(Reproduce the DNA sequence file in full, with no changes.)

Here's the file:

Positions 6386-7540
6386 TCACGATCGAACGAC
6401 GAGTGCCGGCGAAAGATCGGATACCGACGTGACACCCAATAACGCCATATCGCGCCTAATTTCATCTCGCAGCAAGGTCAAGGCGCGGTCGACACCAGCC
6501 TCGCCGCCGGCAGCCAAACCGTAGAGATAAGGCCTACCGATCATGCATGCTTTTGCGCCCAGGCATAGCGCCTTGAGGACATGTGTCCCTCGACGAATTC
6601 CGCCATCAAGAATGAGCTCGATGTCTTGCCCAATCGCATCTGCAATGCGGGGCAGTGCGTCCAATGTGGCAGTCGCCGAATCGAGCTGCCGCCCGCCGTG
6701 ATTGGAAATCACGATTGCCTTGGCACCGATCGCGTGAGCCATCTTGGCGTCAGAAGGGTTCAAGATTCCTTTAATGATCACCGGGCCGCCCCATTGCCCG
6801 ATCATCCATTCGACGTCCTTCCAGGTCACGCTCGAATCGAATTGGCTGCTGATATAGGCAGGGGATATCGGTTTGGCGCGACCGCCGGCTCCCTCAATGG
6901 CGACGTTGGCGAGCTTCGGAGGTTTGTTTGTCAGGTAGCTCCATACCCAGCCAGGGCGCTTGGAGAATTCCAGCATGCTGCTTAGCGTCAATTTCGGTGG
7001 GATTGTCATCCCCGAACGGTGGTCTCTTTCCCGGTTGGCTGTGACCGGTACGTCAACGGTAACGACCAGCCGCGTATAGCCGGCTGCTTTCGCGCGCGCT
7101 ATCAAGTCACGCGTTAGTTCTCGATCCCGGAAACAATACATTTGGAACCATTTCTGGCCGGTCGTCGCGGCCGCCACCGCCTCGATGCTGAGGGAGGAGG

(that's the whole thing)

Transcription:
Positions 6386-7540
6386 TCACGATCGAACGAC
6401 GAGTGCCGGCGAAAGATCGGATACCGACGTGACACCCAATAACGCCATATCGCGCCTAATTTCATCTCGCAGCAAGGTCAAGGCGCGGTCGACACCAGCC
6501 TCGCCGCCGGCAGCCAAACCGTAGAGATAAGGCCTACCGATCATGCATGCTTTTGCGCCCAGGCATAGCGCCTTGAGGACATGTGTCCCTCGACGAATTC
6601 CGCCATCAAGAATGAGCTCGATGTCTTGCCCAATCGCATCTGCAATGCGGGGCAGTGCGTCCAATGTGGCAGTCGCCGAATCGAGCTGCCGCCCGCCGTG
6701 ATTGGAAATCACGATTGCCTTGGCACCGATCGCGTGAGCCATCTTGGCGTCAGAAGGGTTCAAGATTCCTTTAATGATCACCGGGCCGCCCCATTGCCCG
6801 ATCATCCATTCGACGTCCTTCCAGGTCACGCTCGAATCGAATTGGCTGCTGATATAGGCAGGGGATATCGGTTTGGCGCGACCGCCGGCTCCCTCAATGG
6901 CGACGTTGGCGAGCTTCGGAGGTTTGTTTGTCAGGTAGCTCCATACCCAGCCAGGGCGCTTGGAGAATTCCAGCATGCTGCTTAGCGTCAATTTCGGTGG
7001 GATTGTCATCCCCGAACGGTGGTCTCTTTCCCGGTTGGCTGTGACCGGTACGTCAACGGTAACGACCAGCCGCGTATAGCCGGCTGCTTTCGCGCGCGCT
7101 ATCAAGTCACGCGTTAGTTCTCGATCCCGGAAACAATACATTTGGAACCATTTCTGGCCGGTCGTCGCGGCCGCCACCGCCTCGATGCTGAGGGAGGAGG